But as the trilogy progresses, and as Christian and Ana settle into married life, you can't just keep showing them having fights with the same ladders, if you see my point. Not only that, but these are R-rated movies, and to keep your R-rating, there are limitations on the number of ladders, the height of the ladders, and whether you can show them vertically or only horizontally. Metaphorically speaking. Therefore, there's only so much you can do with the ladders. That leaves you ... with plot.
The plot of Fifty Shades Freed, such as it is — and never has "such as it is" been meant with such a deliberate arch of the eyebrow — relies upon both Christian's terrible childhood and Ana's promotion to fiction editor of an independent book publisher that Christian purchased while she was employed there as a jerk's personal assistant. The jerk — named Jack (Eric Johnson) — then became a menace. Surprisingly enough, Jack's motive for hating Christian and Ana is not that Ana became a fiction editor at a publisher and her major contributions, as seen in this film, are finding an author named "Boyce Fox" (could've sworn my accountant worked at Boyce Fox) and increasing a font size by two points.
[Side note: If this is the Fifty Shades theory of what fiction editors are for, much is explained.]
In this third film, Jack is menacing all over the place, so Christian is his usual "overprotective" self, which for him means ordering Ana around, limiting her movements, surveilling her, yelling at her, and — in perhaps the moment that will provoke the most anger from actual practitioners of the sexual habits Christian and Ana enjoy — using his power in their sexual relationship to punish her for perceived slights elsewhere in their personal life. (Pretty sure that's a no-no.) But Christian remains the romantic hero at all times. So the film feels a little bit like Sleeping With The Enemy if Julia Roberts eventually decided that her controlling husband was a pretty good guy who just had a hard life and wanted what was best for her.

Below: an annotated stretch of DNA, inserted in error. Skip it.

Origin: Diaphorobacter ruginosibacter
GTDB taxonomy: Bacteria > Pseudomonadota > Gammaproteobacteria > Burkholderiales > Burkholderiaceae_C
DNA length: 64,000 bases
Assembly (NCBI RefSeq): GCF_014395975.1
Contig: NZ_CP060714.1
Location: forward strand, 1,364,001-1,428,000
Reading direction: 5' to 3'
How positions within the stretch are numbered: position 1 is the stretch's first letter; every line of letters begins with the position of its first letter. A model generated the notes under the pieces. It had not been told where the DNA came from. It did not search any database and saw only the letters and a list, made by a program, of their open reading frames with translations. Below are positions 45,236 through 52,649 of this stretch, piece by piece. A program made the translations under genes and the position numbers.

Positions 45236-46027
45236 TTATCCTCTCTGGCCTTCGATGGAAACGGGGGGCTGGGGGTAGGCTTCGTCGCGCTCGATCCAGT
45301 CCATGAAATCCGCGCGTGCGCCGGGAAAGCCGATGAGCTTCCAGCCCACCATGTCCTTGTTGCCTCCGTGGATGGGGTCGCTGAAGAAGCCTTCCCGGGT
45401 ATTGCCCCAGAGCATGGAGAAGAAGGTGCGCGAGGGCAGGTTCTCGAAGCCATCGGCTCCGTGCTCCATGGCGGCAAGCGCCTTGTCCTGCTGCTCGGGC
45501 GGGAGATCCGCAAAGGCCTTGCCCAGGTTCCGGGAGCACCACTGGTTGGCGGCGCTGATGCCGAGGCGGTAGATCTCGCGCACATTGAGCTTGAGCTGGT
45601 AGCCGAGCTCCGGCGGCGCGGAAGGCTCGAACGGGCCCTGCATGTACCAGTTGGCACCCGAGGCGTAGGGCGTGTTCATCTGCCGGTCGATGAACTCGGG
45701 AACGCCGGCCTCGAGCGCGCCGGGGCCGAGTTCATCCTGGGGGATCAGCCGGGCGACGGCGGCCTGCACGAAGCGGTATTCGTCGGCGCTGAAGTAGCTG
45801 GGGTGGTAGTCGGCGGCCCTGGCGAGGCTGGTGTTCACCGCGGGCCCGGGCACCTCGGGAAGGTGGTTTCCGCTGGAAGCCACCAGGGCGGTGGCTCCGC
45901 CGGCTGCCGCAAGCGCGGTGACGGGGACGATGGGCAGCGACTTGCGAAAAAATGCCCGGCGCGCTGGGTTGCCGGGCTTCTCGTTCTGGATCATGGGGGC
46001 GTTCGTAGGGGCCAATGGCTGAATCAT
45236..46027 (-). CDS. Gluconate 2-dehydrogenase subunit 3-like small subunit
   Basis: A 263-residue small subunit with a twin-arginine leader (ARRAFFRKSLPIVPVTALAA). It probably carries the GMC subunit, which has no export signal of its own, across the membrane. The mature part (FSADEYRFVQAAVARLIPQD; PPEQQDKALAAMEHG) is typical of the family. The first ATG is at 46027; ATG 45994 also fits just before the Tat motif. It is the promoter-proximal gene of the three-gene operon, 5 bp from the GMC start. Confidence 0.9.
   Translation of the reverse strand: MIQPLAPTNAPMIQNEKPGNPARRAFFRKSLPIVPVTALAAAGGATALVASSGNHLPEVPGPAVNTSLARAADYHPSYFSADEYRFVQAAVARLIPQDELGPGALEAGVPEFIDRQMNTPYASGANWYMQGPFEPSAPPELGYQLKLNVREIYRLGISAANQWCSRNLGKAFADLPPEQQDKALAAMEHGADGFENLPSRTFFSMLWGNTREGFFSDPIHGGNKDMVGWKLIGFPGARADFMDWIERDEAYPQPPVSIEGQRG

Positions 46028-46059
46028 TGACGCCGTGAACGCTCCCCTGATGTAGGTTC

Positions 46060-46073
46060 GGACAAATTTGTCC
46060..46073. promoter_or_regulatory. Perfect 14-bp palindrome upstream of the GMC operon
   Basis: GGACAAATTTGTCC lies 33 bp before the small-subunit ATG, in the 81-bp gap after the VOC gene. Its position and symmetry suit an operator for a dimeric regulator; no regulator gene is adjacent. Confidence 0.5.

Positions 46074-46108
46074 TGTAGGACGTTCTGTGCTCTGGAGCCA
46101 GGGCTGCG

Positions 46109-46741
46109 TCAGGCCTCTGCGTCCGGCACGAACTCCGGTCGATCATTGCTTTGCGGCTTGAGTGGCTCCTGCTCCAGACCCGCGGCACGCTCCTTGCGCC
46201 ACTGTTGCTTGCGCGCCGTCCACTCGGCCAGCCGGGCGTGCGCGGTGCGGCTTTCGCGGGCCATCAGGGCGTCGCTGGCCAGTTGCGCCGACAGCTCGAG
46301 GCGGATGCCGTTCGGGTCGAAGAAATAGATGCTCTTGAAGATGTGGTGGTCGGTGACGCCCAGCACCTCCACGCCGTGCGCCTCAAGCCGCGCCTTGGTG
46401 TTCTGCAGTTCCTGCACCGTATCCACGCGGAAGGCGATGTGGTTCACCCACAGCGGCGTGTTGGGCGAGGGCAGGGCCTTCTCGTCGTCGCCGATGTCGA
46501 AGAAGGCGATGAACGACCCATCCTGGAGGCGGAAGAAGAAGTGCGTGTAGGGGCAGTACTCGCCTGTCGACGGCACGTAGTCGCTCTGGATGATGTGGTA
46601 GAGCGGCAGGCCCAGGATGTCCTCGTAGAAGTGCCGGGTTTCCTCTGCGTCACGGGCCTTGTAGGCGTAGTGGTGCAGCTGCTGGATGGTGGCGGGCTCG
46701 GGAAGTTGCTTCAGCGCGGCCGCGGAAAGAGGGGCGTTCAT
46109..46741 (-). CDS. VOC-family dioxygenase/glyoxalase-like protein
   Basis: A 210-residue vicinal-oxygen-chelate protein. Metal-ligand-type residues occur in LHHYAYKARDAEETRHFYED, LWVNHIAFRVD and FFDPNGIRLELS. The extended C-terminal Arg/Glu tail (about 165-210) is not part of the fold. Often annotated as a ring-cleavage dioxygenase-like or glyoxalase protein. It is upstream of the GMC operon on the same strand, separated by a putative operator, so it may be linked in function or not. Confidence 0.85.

It's easy to write off Fifty Shades Freed with the same sneer the books have been subjected to since they appeared, which is to treat it as an inherently hilarious effort to appeal to the prurient interests of square, easily scandalized middle-aged women. (Appealing to the prurient interests of square, easily scandalized middle-aged men is called "premium cable." Ha ha! Just kidding, it's also a lot of basic cable.) There's nothing wrong with erotic literature — or film — for women. There's nothing wrong or surprising about fantasy material for moms or aunts or whatever you want to call it. It just would be nice if it were ... better.
The thing a lot of romance readers know is that this model, in which a virgin meets a worldly, wealthy man who educates her in the ways of her own body, in which she is shocked to find that she enjoys sex, including non-procreative sex, is not new. Fifty Shades is just every story of a roguish duke and a pink-cheeked innocent, translated into a world of hedge-fund managers. It has all the weird traps of that trope, in which sex is treated as the natural territory of men, to which women need introduction. (There's much more about this in a book called Beyond Heaving Bosoms that I commend to you.) And those novels, just like novels in genres like science fiction and mystery, share common elements but vary in quality, depending on how well they're written. Films are the same way.
What's wrong with this movie, and the other movies, and these books, is not that they're shameful or that there's something wrong with or something silly about explicit content. It's just that they're not good. They're not inventively sexy — in fact, the desultory handcuffery early in Fifty Shades Freed feels kind of half-hearted, like the umpteenth time you heard an Olsen twin say "You got it, dude!" on Full House. They tell dumb, half-baked stories about boring people who are lethargically acted. They don't know how to make Christian seem like a human being, so they settle for having him sing and play "Maybe I'm Amazed" on the piano. (The singing is new; if you've seen the other movies, you know he likes to have sex and then play the piano with no shirt on.)
Don't skip these movies because of what they are. Skip them because they're bad at being what they are, and when you don't have plot or ladders? You're no match for Jackie Chan.